Anthony J. Janetti, Inc.
Pediatric nurses struggle to find the right level of involvement with children and families. The purpose of this study was to illuminate nurses' struggles and insights as they learned to find the interpersonal boundaries of their own practice. The phenomenological method of Heideggerian hermeneutics was used to analyze data from audiotaped and transcribed single interviews of five pediatric nurses. The analysis of the transcriptions involved multiple stages of interpretation using a research team. The themes that emerged from the data were: (a) pediatric nurse as family caregiver: (b) finding the right level of care: over-involvement vs. crossing the line; (c) caring and the dying child; and (d) caring for the caregiver. Implications for pediatric nursing practice are explored.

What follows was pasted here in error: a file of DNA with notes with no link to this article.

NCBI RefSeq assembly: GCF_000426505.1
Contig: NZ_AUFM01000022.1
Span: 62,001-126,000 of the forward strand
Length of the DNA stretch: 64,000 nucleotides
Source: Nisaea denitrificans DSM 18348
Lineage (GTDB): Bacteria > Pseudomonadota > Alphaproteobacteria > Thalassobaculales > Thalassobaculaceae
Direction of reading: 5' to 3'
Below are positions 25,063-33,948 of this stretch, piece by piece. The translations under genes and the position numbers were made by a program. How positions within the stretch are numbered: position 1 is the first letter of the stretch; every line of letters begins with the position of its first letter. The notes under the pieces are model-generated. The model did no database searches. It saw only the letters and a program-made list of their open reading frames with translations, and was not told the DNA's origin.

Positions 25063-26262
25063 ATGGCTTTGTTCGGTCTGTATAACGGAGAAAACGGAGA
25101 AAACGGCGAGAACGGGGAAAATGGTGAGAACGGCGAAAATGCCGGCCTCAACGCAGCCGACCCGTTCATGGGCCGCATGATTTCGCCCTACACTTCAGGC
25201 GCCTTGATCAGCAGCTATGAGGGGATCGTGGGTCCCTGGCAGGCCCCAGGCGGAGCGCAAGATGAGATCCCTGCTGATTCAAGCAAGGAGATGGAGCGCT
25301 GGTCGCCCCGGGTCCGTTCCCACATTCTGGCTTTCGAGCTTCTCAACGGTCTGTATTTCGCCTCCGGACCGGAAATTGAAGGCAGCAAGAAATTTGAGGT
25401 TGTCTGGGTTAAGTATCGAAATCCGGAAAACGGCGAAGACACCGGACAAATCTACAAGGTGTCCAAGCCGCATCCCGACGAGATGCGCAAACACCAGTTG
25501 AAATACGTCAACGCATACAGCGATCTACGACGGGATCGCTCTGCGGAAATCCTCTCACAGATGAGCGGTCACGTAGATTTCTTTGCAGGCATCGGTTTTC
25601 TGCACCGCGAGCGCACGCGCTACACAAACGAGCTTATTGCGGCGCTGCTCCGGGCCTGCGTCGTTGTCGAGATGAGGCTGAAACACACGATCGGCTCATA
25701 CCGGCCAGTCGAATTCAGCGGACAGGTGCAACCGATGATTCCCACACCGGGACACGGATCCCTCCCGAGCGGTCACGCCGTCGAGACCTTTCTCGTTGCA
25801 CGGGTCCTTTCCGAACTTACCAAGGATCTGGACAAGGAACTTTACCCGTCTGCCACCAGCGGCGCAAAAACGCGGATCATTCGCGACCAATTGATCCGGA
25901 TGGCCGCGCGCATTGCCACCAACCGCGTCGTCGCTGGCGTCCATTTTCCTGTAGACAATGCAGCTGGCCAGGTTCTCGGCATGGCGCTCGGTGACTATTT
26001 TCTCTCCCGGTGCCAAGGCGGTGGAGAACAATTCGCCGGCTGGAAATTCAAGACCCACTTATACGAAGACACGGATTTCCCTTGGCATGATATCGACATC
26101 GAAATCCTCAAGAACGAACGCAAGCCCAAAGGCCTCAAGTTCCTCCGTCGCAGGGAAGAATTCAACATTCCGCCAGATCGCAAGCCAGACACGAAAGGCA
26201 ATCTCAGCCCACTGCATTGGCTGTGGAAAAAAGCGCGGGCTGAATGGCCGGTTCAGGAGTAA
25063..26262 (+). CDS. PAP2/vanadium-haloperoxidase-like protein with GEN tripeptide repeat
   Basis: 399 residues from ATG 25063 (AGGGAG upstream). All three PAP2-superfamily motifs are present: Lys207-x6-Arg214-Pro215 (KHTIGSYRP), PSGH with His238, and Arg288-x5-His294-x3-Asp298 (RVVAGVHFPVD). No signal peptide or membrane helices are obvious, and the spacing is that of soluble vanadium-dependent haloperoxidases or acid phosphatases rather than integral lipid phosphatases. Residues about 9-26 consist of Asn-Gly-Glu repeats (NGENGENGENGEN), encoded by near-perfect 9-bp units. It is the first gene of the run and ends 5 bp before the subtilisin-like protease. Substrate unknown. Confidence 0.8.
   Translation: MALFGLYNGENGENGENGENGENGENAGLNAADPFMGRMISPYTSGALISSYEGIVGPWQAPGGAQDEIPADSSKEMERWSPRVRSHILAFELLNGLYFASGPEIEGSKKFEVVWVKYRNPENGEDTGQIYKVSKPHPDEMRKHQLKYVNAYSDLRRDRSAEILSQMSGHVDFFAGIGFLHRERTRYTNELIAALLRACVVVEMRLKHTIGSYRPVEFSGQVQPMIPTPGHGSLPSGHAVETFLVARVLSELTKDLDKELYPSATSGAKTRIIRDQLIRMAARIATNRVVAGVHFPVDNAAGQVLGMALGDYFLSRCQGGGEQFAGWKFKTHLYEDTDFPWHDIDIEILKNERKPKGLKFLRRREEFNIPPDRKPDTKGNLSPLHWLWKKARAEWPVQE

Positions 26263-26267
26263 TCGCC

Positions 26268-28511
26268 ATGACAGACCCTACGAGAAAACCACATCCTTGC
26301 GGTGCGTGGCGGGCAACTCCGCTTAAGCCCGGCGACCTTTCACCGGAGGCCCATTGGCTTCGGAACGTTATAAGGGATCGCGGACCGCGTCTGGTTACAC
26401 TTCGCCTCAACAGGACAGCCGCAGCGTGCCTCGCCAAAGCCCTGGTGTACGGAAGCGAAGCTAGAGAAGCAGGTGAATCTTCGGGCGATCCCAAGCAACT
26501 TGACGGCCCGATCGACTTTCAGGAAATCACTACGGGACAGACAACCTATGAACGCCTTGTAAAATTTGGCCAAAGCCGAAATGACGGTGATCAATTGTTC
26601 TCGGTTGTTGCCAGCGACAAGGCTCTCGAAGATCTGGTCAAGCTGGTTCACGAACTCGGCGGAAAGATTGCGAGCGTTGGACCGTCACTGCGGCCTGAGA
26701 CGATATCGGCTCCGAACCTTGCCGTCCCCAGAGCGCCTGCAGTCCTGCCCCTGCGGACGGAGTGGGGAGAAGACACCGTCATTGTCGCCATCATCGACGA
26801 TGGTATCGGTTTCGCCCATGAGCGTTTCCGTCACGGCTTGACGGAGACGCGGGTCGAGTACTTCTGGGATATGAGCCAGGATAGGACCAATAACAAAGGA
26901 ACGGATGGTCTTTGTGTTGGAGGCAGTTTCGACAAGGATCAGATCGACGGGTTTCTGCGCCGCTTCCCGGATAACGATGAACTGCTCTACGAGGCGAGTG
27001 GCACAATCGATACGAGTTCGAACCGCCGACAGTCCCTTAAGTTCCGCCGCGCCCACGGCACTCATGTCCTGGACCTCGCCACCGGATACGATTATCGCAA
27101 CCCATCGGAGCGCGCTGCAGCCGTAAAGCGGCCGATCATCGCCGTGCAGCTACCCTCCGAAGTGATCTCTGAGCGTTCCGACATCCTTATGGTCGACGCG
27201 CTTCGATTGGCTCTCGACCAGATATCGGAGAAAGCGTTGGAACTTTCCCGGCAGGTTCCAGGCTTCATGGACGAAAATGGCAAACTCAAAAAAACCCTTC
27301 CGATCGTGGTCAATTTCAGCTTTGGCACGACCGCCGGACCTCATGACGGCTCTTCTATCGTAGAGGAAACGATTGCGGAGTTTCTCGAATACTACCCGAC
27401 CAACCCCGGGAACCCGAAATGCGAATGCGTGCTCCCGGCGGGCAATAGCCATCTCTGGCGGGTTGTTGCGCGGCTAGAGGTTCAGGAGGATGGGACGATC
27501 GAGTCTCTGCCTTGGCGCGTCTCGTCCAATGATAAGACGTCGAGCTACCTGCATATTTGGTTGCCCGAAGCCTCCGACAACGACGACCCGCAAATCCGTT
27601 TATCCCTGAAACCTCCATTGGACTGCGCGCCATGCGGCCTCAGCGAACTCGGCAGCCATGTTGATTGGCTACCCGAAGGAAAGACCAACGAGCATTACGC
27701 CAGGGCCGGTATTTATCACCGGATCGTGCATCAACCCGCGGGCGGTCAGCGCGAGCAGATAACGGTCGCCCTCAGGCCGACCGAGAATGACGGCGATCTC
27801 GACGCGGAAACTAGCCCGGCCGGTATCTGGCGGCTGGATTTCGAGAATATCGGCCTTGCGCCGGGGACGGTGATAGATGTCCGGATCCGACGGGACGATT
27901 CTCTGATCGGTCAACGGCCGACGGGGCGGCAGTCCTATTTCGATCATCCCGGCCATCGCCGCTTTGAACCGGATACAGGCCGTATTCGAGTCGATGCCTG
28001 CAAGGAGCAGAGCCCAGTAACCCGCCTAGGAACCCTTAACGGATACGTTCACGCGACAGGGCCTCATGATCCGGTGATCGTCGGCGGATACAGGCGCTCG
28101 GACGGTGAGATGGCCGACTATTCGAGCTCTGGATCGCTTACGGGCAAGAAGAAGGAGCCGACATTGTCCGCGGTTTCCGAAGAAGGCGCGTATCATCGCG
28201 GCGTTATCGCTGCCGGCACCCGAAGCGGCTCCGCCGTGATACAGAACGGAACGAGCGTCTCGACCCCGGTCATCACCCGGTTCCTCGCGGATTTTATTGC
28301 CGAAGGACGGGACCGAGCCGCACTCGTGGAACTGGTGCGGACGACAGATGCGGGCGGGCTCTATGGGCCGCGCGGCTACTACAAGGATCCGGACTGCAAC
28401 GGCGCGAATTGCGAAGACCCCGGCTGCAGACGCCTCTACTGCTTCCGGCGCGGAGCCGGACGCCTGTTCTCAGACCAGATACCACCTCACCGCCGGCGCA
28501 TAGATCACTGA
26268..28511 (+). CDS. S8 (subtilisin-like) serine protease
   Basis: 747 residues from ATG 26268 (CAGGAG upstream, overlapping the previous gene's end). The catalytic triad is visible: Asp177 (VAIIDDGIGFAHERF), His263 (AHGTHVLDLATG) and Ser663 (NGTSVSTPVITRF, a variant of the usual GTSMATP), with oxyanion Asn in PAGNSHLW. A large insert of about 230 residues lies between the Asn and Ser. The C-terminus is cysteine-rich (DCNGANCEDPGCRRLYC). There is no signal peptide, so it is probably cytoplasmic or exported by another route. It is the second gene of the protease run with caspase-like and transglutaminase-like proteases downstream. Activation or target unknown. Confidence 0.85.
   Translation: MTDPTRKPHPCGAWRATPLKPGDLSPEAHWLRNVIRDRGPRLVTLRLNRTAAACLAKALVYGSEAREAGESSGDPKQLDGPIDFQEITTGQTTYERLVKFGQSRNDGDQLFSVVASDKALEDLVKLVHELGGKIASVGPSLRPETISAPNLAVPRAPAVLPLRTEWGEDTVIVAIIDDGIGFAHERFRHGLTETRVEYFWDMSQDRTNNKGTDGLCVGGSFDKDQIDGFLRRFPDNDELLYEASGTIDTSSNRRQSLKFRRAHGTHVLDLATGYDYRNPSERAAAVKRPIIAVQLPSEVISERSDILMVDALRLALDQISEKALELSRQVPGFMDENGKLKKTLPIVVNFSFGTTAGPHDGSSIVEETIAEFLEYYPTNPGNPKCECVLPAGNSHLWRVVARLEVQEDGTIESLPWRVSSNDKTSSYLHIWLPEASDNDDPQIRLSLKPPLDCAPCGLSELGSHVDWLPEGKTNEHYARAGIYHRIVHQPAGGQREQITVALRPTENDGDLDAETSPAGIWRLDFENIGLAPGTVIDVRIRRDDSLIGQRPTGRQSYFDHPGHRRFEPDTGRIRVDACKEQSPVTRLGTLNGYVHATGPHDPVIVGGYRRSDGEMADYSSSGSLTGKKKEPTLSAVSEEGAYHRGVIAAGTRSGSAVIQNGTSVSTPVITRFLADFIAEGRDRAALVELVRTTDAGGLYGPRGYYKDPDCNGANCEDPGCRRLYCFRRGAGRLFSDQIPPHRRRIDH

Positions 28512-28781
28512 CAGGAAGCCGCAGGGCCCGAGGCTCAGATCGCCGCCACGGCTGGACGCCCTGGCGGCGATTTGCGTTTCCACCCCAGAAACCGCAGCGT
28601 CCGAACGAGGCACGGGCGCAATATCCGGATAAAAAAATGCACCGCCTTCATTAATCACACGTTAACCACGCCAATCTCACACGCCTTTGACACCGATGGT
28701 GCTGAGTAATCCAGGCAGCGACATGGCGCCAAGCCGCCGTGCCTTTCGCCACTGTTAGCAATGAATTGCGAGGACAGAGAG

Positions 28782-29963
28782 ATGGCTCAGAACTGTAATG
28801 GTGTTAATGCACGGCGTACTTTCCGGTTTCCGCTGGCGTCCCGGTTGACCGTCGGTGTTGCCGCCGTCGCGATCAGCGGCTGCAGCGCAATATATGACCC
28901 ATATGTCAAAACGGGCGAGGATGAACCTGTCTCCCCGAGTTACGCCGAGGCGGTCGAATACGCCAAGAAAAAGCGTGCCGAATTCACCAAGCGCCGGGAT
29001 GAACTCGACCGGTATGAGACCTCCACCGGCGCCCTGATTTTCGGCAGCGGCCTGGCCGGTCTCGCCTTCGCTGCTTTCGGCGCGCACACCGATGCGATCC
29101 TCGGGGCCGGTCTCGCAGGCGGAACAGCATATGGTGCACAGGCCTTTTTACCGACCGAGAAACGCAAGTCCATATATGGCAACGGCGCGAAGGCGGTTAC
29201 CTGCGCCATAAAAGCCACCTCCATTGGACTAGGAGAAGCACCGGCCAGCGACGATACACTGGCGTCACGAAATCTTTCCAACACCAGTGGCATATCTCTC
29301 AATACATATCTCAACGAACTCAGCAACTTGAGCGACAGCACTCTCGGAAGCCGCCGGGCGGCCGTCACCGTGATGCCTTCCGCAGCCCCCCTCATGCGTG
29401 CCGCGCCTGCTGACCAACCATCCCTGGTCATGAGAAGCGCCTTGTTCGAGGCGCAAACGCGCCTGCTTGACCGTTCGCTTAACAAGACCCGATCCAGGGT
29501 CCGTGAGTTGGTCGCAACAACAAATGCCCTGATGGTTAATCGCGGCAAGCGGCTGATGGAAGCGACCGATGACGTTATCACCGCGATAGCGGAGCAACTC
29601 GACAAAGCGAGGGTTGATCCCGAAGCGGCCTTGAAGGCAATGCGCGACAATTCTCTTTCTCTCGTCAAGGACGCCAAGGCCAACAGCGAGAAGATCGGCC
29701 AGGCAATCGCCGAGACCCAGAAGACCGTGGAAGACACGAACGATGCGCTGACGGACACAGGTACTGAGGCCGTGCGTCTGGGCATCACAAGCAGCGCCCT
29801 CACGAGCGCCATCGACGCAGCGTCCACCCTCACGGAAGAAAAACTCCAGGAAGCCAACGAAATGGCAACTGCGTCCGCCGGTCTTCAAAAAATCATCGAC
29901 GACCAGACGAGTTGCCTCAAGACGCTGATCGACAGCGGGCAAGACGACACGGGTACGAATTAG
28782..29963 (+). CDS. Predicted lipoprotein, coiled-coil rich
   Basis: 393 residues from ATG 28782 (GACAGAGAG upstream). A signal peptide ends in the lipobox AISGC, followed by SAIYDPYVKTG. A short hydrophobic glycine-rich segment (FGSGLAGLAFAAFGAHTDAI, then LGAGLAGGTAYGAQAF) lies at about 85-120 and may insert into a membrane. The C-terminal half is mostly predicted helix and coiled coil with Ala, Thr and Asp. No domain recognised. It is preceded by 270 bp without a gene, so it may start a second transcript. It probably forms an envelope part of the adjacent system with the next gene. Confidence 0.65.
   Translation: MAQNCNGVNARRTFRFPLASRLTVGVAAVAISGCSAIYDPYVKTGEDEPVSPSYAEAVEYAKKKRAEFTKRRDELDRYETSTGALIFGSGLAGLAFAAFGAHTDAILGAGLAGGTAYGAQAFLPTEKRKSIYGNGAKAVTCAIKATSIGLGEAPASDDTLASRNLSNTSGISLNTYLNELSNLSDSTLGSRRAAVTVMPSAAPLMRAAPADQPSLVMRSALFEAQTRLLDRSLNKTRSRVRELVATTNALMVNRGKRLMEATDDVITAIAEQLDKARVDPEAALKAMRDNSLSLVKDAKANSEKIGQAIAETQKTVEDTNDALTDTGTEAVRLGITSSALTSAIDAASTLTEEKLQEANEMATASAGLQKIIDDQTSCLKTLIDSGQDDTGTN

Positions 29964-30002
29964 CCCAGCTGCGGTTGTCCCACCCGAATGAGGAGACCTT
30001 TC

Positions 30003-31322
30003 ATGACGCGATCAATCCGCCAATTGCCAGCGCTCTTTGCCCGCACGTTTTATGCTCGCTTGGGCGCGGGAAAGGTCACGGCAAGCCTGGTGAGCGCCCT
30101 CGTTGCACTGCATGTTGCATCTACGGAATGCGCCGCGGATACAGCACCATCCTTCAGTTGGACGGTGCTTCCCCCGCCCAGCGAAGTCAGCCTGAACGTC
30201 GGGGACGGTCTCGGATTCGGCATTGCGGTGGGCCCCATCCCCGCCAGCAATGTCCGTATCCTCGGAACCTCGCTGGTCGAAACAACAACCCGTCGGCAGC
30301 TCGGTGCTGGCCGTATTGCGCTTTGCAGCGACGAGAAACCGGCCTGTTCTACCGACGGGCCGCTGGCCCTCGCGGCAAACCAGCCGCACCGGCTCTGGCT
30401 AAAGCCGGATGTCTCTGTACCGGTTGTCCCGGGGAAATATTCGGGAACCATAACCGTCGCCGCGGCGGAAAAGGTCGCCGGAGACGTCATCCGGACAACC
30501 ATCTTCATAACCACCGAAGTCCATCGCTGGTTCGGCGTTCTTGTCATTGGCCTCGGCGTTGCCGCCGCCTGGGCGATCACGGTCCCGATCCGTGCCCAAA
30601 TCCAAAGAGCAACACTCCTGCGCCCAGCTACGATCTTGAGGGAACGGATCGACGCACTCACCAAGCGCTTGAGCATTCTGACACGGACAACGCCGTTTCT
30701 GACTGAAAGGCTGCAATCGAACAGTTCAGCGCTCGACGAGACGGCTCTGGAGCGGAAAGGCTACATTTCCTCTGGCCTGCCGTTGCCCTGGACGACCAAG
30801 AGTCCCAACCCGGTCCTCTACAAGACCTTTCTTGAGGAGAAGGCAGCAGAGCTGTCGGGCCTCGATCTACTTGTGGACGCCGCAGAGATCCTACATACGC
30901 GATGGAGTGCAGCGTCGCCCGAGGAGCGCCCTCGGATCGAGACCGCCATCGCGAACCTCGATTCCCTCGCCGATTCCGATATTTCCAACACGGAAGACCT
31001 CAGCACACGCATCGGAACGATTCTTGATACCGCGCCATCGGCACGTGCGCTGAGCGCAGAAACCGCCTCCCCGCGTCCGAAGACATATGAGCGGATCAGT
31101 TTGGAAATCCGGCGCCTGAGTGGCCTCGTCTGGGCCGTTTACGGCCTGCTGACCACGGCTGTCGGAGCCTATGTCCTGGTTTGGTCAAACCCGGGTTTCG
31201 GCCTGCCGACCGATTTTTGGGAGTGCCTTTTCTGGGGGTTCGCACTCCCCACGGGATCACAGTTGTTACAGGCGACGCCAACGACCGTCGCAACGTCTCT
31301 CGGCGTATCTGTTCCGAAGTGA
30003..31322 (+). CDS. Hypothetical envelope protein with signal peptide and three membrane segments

Totka, Joan P., "Exploring the Boundaries of Pediatric Practice: Nurse Stories Related to Relationships" (1996). College of Nursing Faculty Research and Publications. 886.
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